Gambling Allegations Against Penn State Whistleblower Raise Suspicions Over A 20-Year Old Game

Former Penn State assistant football coach Mike McQueary is once again at the center of controversy over something that happened years ago.

McQueary is best known as the whistleblower in the Jerry Sandusky case that cast a shadow over the Penn State football program and took down its legendary coach Joe Paterno.

In a column for ESPN the Magazine, Don Van Natta Jr. reports that several unnamed classmates and teammates say McQueary had a compulsive gambling habit while he was a quarterback at Penn State. His gambling allegedly included bets on Penn State games.

According to Van Natta Jr., McQueary allegedly owed one bookie “thousands of dollars” and eventually the debt was paid off by McQueary’s father.

The accusations have led to questions about a game against Rutgers from the 1995 season. McQueary came into the nationally televised game late, with Penn State winning by 18 points, and threw a 43-yard touchdown pass with less than a minute remaining (see video below).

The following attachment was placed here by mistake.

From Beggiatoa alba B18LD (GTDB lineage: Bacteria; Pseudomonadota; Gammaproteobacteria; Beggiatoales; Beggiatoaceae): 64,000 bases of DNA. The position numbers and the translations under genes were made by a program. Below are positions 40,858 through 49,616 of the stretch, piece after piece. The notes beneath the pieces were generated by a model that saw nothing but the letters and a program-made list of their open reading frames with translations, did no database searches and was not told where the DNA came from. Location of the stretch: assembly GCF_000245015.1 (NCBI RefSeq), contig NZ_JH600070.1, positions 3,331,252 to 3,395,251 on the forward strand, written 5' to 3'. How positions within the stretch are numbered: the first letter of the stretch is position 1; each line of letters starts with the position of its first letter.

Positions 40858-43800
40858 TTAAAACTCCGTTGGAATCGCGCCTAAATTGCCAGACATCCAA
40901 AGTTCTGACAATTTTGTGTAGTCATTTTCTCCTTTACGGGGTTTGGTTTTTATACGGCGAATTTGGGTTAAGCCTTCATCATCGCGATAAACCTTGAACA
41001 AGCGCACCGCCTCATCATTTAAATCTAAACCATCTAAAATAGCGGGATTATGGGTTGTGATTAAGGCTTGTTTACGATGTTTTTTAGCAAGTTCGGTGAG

The meaningless touchdown famously led to a angry post-game exchange between Paterno and Rutgers head coach Doug Graber.

But more importantly, Penn State covered the point spread; they were favoured by 19.5-20 points, something that raised eyebrows at the time.

A New York Times column following the game hinted at the controversy by mentioning “Graber chose not to talk about the margin of victory — which didn’t exceed the Las Vegas point spread of 19 1/2 to 20 points until the final score.”

In the video below, Paterno appears to say “what happened?” after the touchdown pass. After the game, Paterno said Graber had a right to be upset and explained that the play was supposed to be a pass to the tight end.

It is unclear if these allegations will impact the criminal trial against former Penn State leaders Tim Curley, Graham Spanier, and Gary Schultz; McQueary is expected to testify. But the allegations may cast a further cloud over the Penn State program that was long considered one of the cleanest in the country until recent years.

McQueary’s lawyer did not immediately respond to a message seeking comment.

Here is the game in question (via

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